Parenting is exciting and comes with its fair share of challenges. Additionally, parenting does not come with a manual to help navigate the milestone in your child’s growth.

Babies’ teeth erupt anytime from 6 months. And as the teeth erupt one by one, many parents do not know what to do. When should my two-year-old start flossing? Does my dental insurance cover my child? Is it too early to take my three-year-old to a dental clinic? Are there drugs that can affect my toddler’s teeth?

This read will answer these pertinent questions and help your child have strong teeth from childhood through adulthood.

When should toddlers start brushing their teeth?

Good oral health starts before the first tooth erupts. Your baby’s teeth start formation from the mother’s womb. In the second trimester of pregnancy, the fetus begins forming and continues until maturity. Though you cannot see your baby has 20 primary teeth at birth. Some of these teeth are fully developed, while others continue growing slowly.

How to care for the invisible teeth

  • Mothers should make it a habit to clean the baby’s mouth after every suckling. You can run a clean, wet, and soft washcloth over the baby’s gum. The practice clears any bacteria lying on the gum.
  • When the baby’s teeth show, clean their tiny, delicate teeth with an infant’s toothbrush. Use clean, warm water and pea-size fluoride toothpaste to clean the teeth. You can get an infant’s fluoride toothpaste from your dentist or over-the-counter chemist. Confirm that the toothpaste has the recognized mark of quality from the dental association in your region.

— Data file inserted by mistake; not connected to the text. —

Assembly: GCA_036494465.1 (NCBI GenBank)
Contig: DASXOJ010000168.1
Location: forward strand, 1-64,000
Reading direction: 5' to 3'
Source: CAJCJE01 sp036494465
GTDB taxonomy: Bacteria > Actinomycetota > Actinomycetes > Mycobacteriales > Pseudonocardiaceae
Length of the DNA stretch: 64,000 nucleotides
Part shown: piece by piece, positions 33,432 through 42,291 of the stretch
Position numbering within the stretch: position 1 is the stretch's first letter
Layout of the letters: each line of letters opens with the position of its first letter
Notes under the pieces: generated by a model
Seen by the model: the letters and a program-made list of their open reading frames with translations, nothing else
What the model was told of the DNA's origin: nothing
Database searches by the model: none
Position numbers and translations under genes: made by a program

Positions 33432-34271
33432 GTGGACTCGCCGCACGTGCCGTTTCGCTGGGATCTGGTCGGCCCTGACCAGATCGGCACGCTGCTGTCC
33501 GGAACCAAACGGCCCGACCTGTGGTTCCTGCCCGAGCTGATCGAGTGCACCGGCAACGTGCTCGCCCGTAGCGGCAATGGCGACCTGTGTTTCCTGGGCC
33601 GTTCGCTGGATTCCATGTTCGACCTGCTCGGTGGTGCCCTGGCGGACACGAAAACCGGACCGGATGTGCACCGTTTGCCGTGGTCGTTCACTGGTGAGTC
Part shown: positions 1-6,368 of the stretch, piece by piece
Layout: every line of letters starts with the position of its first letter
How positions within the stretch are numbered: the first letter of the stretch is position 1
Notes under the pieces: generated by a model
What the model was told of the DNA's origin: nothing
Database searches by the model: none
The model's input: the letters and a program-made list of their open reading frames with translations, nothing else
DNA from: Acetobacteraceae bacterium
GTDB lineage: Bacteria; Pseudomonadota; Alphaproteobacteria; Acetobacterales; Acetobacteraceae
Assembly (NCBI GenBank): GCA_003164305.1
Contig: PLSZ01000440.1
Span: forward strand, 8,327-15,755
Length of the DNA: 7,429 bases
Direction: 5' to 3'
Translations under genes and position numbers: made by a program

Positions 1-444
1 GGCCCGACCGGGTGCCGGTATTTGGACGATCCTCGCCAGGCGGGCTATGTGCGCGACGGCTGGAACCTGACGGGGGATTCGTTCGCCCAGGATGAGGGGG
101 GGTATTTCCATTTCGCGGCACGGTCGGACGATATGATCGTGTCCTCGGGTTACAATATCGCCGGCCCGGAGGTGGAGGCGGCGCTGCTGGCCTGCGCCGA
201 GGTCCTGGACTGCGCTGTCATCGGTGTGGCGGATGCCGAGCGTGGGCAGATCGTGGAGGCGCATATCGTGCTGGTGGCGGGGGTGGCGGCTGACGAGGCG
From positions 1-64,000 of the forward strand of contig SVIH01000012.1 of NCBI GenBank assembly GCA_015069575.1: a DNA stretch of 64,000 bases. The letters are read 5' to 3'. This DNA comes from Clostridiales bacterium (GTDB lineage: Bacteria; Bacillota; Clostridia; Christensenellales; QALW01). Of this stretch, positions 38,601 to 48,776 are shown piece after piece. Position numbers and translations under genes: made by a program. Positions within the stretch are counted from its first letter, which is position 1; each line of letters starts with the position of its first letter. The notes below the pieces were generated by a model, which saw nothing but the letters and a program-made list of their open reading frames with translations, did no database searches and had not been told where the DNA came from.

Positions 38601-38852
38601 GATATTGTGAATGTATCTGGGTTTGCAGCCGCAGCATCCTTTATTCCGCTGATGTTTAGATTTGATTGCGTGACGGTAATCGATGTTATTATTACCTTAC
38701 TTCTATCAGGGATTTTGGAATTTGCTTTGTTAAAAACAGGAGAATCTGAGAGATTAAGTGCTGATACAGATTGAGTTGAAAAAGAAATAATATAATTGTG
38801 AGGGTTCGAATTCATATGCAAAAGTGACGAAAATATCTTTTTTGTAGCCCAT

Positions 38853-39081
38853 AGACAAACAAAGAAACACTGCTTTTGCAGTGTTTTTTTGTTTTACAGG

•  You can teach your child flossing when you notice the teeth upper and lower teeth touch. Kids are easy to train because they copy from the adults around them. Therefore, floss as they watch and ask them to do it. The child will learn how to floss in no time.
  • Your child should continue brushing until it becomes a habit. However, supervise and help them brush their teeth so you can be sure they’re learning the right way. All children from 3 years up should use pea-size toothpaste.